Wednesday, March 22, 2017

Italian Lamb of God for Chrismons


   An Italian example of the twelfth century. It is noticeable for the Patriachal Cross to which the banner is attached, as well as for the Chalice which receives the Blood of the Covenant. This pattern would make a lovely embroidery or woodcut pattern for the Chrismon tree.

Lamb of God by Matt Maher. Published by spiritandsong.com, a division of OCP, www.ocp.org.Excerpts from the English translation of The Roman Missal © 2010, International Commission on English in the Liturgy Corporation. All rights reserved.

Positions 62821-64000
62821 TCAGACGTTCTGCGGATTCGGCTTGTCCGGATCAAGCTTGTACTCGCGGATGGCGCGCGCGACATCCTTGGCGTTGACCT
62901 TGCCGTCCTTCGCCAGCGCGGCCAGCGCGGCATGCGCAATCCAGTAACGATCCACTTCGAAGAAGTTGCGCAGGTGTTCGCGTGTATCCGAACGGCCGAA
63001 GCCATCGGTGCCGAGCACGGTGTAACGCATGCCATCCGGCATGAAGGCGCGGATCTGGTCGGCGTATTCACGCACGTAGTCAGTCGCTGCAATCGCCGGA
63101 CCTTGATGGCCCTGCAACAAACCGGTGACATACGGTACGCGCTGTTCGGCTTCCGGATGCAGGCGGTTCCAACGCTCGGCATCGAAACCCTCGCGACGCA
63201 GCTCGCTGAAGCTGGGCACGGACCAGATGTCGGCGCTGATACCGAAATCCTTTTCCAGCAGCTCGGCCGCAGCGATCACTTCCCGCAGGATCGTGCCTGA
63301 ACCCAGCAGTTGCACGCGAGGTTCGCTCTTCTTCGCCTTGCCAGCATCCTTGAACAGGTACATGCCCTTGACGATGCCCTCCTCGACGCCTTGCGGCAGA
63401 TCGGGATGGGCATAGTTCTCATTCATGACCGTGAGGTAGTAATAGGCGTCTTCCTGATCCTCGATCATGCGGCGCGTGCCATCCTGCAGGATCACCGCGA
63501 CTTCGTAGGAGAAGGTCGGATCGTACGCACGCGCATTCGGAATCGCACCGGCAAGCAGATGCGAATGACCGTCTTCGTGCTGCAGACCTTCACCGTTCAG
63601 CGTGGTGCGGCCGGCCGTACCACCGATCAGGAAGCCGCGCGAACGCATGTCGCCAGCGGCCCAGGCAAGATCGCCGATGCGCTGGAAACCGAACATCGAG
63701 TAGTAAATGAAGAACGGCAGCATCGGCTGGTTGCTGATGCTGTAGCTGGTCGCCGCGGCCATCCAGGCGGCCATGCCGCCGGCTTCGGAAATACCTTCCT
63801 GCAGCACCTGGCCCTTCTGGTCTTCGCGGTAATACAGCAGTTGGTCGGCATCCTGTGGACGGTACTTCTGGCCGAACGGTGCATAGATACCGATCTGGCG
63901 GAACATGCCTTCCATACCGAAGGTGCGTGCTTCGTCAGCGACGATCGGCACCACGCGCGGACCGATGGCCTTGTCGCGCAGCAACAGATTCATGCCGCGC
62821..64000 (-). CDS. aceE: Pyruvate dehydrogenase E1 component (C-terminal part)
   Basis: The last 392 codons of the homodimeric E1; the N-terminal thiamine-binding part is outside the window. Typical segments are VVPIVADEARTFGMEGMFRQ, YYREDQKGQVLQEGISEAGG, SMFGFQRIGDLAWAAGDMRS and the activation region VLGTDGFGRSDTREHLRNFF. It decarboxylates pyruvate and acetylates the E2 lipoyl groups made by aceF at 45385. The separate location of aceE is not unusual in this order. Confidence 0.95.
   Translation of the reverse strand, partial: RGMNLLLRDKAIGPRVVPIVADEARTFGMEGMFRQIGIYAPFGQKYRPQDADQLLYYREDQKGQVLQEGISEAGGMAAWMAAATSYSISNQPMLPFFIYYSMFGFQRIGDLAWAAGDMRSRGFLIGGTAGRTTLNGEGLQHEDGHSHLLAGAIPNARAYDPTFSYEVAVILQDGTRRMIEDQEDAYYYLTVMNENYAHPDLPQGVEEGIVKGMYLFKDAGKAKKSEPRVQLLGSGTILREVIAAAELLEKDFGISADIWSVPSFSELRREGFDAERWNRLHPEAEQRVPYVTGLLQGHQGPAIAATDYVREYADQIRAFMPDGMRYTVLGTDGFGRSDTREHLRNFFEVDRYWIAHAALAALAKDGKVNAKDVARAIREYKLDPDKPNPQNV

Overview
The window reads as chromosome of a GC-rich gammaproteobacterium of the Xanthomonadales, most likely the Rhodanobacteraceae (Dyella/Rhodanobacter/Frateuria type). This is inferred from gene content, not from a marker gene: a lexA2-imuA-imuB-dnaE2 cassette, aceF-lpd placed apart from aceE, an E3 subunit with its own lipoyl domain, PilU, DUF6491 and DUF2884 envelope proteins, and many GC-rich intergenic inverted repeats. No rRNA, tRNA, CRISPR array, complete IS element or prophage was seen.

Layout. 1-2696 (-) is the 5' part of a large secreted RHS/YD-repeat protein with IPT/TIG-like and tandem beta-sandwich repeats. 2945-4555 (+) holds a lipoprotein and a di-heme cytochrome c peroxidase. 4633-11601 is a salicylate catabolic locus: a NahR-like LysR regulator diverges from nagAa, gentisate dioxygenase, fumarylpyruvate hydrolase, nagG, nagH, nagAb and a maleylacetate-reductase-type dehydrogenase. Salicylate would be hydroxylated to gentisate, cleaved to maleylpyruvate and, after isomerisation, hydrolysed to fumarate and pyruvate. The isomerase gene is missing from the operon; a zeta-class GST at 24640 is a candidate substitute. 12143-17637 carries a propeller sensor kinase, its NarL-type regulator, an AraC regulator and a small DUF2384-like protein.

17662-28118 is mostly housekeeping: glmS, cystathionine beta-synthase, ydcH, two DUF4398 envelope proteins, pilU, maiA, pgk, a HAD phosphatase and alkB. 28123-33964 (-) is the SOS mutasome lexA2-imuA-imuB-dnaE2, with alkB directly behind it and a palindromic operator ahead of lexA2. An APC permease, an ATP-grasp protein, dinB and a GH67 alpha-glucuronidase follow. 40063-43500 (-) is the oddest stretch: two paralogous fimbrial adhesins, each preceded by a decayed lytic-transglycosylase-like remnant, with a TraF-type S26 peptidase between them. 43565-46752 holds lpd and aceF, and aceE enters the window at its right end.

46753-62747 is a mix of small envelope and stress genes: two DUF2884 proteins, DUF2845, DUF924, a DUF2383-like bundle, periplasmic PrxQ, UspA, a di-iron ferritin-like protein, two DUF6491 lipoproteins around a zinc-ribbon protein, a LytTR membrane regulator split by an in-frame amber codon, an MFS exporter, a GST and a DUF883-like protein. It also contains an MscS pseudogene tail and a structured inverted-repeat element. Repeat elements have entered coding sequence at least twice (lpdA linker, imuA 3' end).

In the Mass of the Roman Rite and also in the Eucharist of the Anglican Communion, the Lutheran Church, and the Western Rite of the Orthodox Church the Agnus Dei is the invocation to the Lamb of God sung or recited during the fraction of the Host.
 
Based upon John the Baptist's reference in John 1:29 to Jesus ("Behold the Lamb of God that taketh away the sin of the world"), the text in Latin is:
Agnus Dei, qui tollis peccata mundi, miserere nobis.
Agnus Dei, qui tollis peccata mundi, miserere nobis.
Agnus Dei, qui tollis peccata mundi, dona nobis pacem.
which means:
Lamb of God, you who take away the sins of the world, have mercy upon us.
Lamb of God, you who take away the sins of the world, have mercy upon us.
Lamb of God, you who take away the sins of the world, grant us peace.

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